Glen Campbell Dead at 81
Glen Campbell, the country star best known for hit hits “Rhinestone Cowboy,” “Wichita Lineman,” and “Southern Nights,” died Tuesday of complications from Alzheimer’s disease. He was 81.
Over a career that spanned six decades, Campbell released dozens of hits and sold more than 45 million records. At the height of his fame, in 1968, he outsold the Beatles, as Rolling Stone notes. He also hosted The Glen Campbell Goodtime Hour from 1969 until 1972, and temporarily replaced Brian Wilson during the Beach Boys’ 1964 tour. He was inducted in the Country Music Hall of Fame in 2005.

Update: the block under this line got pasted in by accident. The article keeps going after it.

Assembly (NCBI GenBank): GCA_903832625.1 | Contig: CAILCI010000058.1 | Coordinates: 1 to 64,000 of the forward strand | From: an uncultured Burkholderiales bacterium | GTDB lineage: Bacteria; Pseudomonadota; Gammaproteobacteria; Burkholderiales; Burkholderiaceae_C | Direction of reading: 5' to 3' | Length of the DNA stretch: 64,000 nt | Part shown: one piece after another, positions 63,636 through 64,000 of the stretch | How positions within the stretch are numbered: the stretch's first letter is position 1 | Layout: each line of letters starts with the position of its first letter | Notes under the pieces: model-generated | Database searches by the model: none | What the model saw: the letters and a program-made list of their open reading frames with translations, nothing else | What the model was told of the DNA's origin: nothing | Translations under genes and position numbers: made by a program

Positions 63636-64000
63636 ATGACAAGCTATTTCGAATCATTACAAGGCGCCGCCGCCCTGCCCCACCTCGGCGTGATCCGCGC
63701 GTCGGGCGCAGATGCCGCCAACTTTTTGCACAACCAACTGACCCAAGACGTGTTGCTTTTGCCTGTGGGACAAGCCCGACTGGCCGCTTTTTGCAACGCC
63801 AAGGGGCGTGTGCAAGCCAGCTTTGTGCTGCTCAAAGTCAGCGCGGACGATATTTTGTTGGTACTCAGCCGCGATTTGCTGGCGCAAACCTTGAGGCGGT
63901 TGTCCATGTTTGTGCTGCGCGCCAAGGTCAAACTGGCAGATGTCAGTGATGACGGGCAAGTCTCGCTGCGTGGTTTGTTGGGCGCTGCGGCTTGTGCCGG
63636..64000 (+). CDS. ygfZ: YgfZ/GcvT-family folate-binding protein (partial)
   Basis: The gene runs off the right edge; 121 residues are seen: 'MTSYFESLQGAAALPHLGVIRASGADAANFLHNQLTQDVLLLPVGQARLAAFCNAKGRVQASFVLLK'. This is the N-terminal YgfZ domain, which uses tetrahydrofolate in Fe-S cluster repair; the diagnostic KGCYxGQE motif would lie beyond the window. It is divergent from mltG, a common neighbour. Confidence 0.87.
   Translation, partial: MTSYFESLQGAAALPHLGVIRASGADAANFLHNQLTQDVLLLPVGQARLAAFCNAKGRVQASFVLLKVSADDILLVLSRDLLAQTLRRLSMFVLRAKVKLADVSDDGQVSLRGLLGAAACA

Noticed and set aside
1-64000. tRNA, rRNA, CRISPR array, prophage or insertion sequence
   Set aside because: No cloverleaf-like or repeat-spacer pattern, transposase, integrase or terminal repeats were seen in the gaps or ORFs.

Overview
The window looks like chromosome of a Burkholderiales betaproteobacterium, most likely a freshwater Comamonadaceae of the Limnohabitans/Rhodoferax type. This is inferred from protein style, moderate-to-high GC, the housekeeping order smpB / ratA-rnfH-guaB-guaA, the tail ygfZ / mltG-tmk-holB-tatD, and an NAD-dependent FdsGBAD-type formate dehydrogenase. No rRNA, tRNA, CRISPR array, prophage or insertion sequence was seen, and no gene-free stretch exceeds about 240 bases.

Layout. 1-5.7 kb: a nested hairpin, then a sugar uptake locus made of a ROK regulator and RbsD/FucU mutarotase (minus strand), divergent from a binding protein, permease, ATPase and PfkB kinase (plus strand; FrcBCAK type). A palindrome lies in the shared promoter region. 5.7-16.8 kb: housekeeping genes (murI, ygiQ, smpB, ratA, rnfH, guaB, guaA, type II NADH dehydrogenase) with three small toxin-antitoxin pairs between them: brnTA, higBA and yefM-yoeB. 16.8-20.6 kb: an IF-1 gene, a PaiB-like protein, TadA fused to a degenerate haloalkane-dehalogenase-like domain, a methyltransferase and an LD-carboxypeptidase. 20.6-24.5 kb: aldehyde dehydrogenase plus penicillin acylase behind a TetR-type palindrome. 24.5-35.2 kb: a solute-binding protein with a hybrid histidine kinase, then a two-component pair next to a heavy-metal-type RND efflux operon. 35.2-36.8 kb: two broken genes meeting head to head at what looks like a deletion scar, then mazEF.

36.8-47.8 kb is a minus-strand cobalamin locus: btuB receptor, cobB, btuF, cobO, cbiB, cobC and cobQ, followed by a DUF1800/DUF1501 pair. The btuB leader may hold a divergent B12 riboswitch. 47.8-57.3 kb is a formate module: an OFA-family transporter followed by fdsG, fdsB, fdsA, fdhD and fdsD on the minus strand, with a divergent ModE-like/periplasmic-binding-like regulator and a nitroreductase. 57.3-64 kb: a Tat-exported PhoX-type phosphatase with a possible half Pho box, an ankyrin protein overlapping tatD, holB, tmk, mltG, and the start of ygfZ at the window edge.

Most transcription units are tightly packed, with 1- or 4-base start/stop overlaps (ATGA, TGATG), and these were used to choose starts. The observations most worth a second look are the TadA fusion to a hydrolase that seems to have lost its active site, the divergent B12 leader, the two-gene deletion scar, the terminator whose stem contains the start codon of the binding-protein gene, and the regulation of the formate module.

Born in 1936 in Billstown, Arkansas, Campbell was married four times and had five sons and three daughters. He released his final album of original material, Ghost on the Canvas (which featured Billy Corgan, Jakob Dylan, Paul Westerberg, the Dandy Warhols, and others), in 2011, shortly after revealing his Alzheimer’s diagnosis. Adios, an album of covers, was released earlier this year.
Read our 2008 interview with Campbell here.